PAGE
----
Article: The Overlap Between Human Trafficking and HIV AIDS in Africa

[Cross-linked at Future Challenges Organization]

There has not been very much discussion on the overlap of human trafficking and HIV/AIDS on the continent of Africa.  Both human trafficking and HIV/AIDS are recognized as impediments to economic development on the continent of Africa.  HIV/AIDS is acknowledged as one of the push factors for human trafficking in southern Africa, in addition to poverty and undereducation. The  HIV/AIDS epidemic has disproportionately affected marginalized groups- particularly women and children.  Subsequently, the prevalence of HIV/AIDS among victims of human trafficking is higher than that of the general population, and because of their status, these victims often do not have access to the medical care that they require.

The fact is that Africa is a very young continent.  Some 60% of its population is under the age of 24. Additionally, the continent of Africa has over 14 million AIDS orphans. These children live with particular vulnerabilities. As children, they are already susceptible to exploitation (human trafficking, in particular), as one or more of their parents is deceased. Children who have lost at least one parent to HIV/AIDS are more susceptible to traffickers’ manipulations. For example, older children trying to feed their siblings are most likely to be lured by a trafficker’s fraudulent job offer.

According to the UN Office on Drugs and Crime (UNDOC), the prevalence of HIV infection is disproportionately high among people trafficked for the purpose of sexual exploitation, ranging from 40% to 90%. Women and girls are most at risk, but for young boys the risk of infection is substantial as well..

In southern Africa, both Botswana’s and Lesotho‘s governments have acknowledged that AIDS orphans are more susceptible to exploitation in the human trade. Botswana is a source and destination country for victims of human trafficking. Victims trafficked into Botswana typically originate from Zimbabwe.  Lesotho, a small country surrounded by South Africa, is a source and transit country for victims of human trafficking.  Basotho (people from Lesotho) victims are trafficked into South Africa.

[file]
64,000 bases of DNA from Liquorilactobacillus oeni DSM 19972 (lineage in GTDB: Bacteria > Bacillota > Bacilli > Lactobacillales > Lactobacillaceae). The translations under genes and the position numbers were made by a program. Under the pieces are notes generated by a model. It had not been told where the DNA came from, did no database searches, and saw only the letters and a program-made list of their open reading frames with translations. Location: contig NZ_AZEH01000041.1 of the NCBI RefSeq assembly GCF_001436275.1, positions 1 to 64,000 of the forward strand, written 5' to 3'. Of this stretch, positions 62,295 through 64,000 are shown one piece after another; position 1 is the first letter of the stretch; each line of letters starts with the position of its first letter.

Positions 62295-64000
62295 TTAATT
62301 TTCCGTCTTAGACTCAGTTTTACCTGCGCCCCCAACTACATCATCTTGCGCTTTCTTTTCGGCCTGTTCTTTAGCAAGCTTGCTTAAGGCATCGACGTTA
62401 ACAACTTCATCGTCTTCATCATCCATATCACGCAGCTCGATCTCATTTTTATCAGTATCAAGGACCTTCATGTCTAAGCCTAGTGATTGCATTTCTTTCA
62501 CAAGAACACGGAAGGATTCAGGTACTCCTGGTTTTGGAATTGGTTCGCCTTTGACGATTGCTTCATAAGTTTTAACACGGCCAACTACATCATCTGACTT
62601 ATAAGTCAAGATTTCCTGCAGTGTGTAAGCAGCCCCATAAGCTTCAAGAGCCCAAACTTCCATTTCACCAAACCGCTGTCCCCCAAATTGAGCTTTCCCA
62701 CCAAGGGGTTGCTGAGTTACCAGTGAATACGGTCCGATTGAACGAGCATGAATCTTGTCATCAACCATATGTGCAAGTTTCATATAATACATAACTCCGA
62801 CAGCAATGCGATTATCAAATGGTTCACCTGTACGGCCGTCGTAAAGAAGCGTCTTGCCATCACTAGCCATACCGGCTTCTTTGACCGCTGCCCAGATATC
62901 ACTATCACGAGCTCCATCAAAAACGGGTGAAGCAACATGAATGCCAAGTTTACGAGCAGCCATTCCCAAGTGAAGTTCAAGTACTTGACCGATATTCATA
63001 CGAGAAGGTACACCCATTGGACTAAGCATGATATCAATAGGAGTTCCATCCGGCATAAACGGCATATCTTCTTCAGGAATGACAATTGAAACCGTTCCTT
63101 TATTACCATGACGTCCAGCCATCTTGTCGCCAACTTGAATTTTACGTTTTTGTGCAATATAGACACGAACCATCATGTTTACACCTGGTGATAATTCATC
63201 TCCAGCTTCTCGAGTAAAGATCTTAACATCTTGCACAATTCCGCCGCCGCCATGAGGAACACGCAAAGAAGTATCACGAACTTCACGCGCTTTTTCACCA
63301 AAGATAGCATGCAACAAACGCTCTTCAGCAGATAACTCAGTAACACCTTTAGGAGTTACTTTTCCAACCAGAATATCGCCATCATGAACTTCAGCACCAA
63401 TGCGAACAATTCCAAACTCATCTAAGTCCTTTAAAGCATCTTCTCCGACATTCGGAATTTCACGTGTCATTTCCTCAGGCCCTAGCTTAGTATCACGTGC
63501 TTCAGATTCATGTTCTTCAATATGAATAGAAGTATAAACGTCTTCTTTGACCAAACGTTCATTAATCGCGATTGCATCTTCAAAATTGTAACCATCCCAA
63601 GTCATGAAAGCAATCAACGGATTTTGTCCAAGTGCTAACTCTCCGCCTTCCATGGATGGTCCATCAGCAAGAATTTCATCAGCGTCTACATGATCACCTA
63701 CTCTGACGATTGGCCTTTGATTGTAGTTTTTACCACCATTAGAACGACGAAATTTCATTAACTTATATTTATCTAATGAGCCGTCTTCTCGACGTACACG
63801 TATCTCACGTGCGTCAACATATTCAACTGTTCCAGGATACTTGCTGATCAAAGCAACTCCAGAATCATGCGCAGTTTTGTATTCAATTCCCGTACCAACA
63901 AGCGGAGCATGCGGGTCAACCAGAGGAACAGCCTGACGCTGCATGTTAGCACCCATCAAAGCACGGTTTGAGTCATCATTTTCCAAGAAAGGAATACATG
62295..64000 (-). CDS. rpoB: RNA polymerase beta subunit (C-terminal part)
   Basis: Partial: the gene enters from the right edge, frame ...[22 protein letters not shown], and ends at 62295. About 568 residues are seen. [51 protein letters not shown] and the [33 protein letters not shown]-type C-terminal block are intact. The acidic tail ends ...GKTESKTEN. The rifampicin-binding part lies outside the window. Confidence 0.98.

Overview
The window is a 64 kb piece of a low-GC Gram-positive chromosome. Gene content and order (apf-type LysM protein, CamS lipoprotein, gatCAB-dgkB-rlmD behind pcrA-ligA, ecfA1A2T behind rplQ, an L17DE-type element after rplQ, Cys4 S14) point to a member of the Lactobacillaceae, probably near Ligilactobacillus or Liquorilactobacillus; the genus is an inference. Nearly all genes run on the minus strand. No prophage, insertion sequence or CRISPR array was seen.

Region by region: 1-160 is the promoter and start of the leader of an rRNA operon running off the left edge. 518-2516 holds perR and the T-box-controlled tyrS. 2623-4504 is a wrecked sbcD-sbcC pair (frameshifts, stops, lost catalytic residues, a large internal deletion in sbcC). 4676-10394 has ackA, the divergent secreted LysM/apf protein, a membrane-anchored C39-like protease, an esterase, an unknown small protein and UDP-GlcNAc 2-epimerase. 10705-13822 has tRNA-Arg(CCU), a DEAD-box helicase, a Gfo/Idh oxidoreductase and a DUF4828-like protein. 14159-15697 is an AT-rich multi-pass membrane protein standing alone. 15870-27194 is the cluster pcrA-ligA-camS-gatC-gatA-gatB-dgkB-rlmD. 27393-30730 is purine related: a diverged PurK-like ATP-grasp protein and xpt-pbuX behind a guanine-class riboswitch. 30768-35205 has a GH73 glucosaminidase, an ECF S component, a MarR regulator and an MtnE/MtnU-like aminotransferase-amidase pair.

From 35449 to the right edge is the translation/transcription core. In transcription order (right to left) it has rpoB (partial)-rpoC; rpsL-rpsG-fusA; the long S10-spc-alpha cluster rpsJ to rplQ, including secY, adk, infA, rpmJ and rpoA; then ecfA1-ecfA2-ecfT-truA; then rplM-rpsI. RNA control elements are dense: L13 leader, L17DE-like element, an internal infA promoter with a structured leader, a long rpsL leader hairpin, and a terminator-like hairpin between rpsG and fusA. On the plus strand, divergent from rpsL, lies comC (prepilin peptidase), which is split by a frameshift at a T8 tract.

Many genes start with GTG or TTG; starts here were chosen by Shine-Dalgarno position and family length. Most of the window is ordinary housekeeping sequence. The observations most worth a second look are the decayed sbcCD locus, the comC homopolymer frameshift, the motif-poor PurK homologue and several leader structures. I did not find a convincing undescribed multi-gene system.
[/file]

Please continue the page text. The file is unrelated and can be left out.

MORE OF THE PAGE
Women and girls who are trafficked from Lesotho are typically exploited within the commercial sex trade, forced marriages, domestic servitude and forced labor. Boys are generally trafficked into forced labor in street vending, forced begging and domestic servitude. Women and girls are most vulnerable to HIV infections, as their work in the commercial sex trade exposes them to unprotected sexual contact and drug injections.

In Botswana, HIV/AIDS infection rates are the second highest in the world, following South Africa. Women and girls who are trafficked into Botswana can be found in domestic servitude, forced labor and the commercial sex trade. Women and girls are generally more vulnerable to HIV-infections by way of coerced unprotected sex because they are devalued on the basis of their gender. Domestic laborers, forced to work with little or no pay, often depend on their traffickers for housing. This dependence also makes them more vulnerable to abuse – physical and sexual.

In addition to stronger anti-trafficking legislation and enforcement, there needs to be greater investment into providing essential healthcare services for victims of trafficking.  Lesotho‘s Child and Gender Protection Unit, an agency that could combat human trafficking, is under-funded, understaffed and undertrained, thus unable to effectively address the problem of trafficking. Botswana currently does not have any legislation that ‚acknowledges and criminalizes‘ human trafficking; therefore, traffickers cannot be tried and convicted in a court of law.

Disease, mortality and limited access to healthcare are part of a cyclical process whereby economic growth is stunted. The loss of human capital and fear of the spread of diseases has been a factor in the economic under-development of much of the African continent. However, this does not prevent the exploitation of marginalized groups in sub-Saharan Africa – in fact, it makes women and children more vulnerable to traffickers. What is needed is a multilateral approach addressing:

  • The elimination of push/pull factors that drive human trafficking.
  • The establishment and enforcement of stronger anti-trafficking laws.
  • Improvement of victims‘ access to life-saving healthcare services and medicines.

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